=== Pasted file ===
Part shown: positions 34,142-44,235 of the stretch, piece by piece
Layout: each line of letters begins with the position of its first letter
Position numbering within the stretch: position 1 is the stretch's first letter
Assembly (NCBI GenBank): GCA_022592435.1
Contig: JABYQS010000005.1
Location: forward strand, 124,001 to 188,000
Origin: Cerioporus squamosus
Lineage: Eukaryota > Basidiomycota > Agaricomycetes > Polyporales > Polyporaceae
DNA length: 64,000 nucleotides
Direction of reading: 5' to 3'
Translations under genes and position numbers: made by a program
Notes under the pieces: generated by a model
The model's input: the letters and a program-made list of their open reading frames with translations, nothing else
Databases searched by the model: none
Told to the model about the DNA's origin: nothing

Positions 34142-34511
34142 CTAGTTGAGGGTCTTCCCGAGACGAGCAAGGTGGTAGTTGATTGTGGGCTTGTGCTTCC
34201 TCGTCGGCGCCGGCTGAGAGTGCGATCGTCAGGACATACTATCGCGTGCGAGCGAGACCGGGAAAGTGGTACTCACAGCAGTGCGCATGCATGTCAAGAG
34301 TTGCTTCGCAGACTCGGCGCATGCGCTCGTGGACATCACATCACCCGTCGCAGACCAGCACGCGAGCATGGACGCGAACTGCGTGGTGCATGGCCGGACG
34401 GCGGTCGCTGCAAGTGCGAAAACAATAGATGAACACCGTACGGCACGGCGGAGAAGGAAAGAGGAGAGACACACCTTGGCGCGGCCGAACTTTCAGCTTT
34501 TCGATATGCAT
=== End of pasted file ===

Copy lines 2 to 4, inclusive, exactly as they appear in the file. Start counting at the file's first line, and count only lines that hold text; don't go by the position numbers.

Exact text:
Layout: each line of letters begins with the position of its first letter
Position numbering within the stretch: position 1 is the stretch's first letter
Assembly (NCBI GenBank): GCA_022592435.1